Quintin Laing and the win streak
On Jan. 13, the Caps came back from three goals down to tie the Florida Panthers on the road, and then secured a win in the shootout. Quintin Laing took eight shifts, totaling about six minutes of ice time, during the win. It was the eighth time he had dressed in 11 games since returning from injury. And then?
"And the next 13 I've had a good seat for," Laing joked after Tuesday morning's practice.
Indeed, the winger was a healthy scratch the next time his team took the ice. The Caps put up six goals against Toronto in that game. All four lines seemed to be clicking. And as Washington put together the longest win streak in franchise history--14 and counting heading into Wednesday's game at Montreal--the lines have remained intact, leaving Laing watching from the press box.
Which means, as his team has attracted perhaps unprecedented national attention, Laing has disappeared from the public eye. Aside from being named as a scratch, he hasn't been mentioned in the press for about a month, according to Nexis.
Now, Laing is no benched superstar; he's a 30-year old career minor leaguer who's still happy to be in the NHL. But that hasn't stopped teammates from describing his attitude during this winning streak in remarkable ways. I'm not sure I've ever heard a pro athlete praise a teammate as effusively as Brooks Laich did Tuesday morning.
"I mentioned it the other day to Bruce, I said Quintin Laing is a saint," Laich told me. "That guy is a saint. He comes in every single day, and it's just like he scored his 50th goal of the season. I was talking to his wife about it at the Super Bowl party. I was saying I was concerned about Lainger, because he's not playing and I want him to play. But she said he comes home and he's the happy-go-luckiest guy. Even at home, away from the guys, he is just so proud of the guys and what they're doing.
"And what he does around the locker room, what you guys don't see, is amazing. He's one of the funniest guys we have in the room, he keeps everybody light, he pats everybody on the back. I can't say enough about that man. I think he's a saint."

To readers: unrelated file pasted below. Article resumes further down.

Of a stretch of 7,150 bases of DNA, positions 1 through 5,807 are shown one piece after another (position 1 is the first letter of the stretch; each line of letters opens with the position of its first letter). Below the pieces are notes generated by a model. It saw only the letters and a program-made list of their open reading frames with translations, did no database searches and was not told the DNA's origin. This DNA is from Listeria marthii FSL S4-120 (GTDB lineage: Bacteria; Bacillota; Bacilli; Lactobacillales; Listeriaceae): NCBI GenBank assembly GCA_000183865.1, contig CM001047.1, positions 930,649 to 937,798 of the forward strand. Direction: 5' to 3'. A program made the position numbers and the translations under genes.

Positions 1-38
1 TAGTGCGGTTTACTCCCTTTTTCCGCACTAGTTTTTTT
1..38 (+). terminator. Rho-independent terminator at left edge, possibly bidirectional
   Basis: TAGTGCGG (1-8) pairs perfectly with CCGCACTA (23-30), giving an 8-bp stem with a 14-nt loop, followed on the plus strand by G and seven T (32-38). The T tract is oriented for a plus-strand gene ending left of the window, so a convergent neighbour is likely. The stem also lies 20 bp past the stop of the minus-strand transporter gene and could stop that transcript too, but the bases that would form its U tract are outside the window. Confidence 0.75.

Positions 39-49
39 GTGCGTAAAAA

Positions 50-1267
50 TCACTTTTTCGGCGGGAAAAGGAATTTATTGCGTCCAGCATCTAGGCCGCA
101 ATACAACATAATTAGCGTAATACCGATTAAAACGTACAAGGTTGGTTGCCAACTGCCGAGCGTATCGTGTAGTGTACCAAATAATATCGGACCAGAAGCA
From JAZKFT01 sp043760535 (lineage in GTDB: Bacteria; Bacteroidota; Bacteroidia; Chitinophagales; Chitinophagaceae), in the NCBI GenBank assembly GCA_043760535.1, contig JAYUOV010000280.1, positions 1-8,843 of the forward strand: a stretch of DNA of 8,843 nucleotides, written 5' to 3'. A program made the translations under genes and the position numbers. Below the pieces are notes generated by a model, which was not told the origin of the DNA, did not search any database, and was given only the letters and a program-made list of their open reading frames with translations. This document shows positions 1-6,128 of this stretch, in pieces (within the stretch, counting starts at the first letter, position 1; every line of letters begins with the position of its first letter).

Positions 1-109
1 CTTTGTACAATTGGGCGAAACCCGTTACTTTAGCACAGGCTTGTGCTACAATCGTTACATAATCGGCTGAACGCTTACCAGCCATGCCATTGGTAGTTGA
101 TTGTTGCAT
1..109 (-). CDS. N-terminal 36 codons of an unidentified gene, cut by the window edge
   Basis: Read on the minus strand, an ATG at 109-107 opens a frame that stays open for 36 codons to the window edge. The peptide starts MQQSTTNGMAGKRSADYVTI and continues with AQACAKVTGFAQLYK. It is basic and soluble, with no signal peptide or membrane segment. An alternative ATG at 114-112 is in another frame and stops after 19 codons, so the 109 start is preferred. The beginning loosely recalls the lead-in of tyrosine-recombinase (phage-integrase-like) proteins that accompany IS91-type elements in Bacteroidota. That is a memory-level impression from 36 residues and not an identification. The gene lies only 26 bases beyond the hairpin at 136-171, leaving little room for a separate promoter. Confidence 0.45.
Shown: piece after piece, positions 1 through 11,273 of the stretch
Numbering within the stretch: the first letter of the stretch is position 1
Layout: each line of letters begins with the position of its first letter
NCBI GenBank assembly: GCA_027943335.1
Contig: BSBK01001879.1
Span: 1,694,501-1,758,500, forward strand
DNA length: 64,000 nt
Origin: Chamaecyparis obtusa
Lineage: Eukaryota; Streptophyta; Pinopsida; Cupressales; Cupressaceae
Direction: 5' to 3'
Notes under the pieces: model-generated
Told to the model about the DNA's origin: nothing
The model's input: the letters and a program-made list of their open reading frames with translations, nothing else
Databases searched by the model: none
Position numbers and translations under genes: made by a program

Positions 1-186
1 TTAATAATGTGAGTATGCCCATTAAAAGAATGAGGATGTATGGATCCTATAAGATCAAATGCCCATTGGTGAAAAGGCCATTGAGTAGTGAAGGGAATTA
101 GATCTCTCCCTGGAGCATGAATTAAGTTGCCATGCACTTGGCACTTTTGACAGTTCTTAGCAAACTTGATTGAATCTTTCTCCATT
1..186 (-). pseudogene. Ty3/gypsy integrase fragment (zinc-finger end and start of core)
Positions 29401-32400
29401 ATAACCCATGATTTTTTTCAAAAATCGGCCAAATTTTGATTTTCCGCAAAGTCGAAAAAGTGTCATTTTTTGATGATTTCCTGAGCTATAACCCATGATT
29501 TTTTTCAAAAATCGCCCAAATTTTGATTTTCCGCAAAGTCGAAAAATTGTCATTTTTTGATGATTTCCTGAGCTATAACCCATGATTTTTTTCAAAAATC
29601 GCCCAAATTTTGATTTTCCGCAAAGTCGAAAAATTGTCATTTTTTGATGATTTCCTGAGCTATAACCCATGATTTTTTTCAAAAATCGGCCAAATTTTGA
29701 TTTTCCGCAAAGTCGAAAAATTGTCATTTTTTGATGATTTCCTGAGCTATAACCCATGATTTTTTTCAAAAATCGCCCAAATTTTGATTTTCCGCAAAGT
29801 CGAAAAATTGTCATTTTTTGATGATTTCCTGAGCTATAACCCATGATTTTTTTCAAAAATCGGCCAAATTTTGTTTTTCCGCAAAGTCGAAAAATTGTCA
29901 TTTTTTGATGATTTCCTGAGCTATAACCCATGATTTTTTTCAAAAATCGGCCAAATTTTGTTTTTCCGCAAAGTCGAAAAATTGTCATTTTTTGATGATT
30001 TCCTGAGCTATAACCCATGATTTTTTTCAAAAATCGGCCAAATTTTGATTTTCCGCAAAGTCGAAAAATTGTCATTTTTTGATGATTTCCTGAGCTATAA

Well, maybe a saint mixed with a dash of Wile E. Coyote. Remember, in the past 12 months, Laing been sidelined by a torn spleen, Swine Flu and a broken jaw. He's healthy now, but his team is on the streak of a lifetime, and no one really want to mess with that. "No one" here including Quintin Laing.
"He so puts the team in front of him," Bruce Boudreau said on Tuesday. "You talk to him, and you talk to his wife, and he says don't you change a thing. I mean, he wants to play, but they don't want to change a thing. And that's the kind of team player he is. You're not gonna find anybody better."
And you're not going to find many people in the Caps dressing room who'd disagree.
"That's kind of the way it goes sometime: you come back from injury, the team's winning like crazy, and you can't get in there," Mike Knuble said. "But I think everybody admires the way that he's battled when he's played, and how he's handled himself when he's not played here. And it's tough to watch for him, because you felt like he's probably making some progress as a player. It could just as easily be him with somebody else out."
Laing told me that of course it's more enjoyable to be playing, but that he's had fun watching this streak, and "at the end of the day, that's all that matters. Anything else would be kind of selfish on my part." Sometimes, a forward has been doubtful and Laing has thought he'd be playing until warm-ups. Often, he ends up working out on the exercise bike just after warm-ups, before settling in to watch.
When the team does well, he offers what he calls "a business cheer, I guess--a cheer from the inside." He says he's always in a good mood, because "what we do is pretty fun," and he said this streak will stick in his memory, despite his lack of participation.
Boudreau said he's "pretty sure [Laing's] gonna play very soon." And his teammates say Laing deserves to feel like he's a part of what's happening here, whether he's wearing skates or dress shoes on game night.
"Absolutely he does, as much as anybody," Laich said. "If I wasn't playing, if I was in his position, I'd be hanging from a noose in the middle of Constitution right now. I have so much respect for that man, for what he does for us that you guys don't see. I wish you could bring a camera behind the scenes and see what it is. But he means so much to this locker room."
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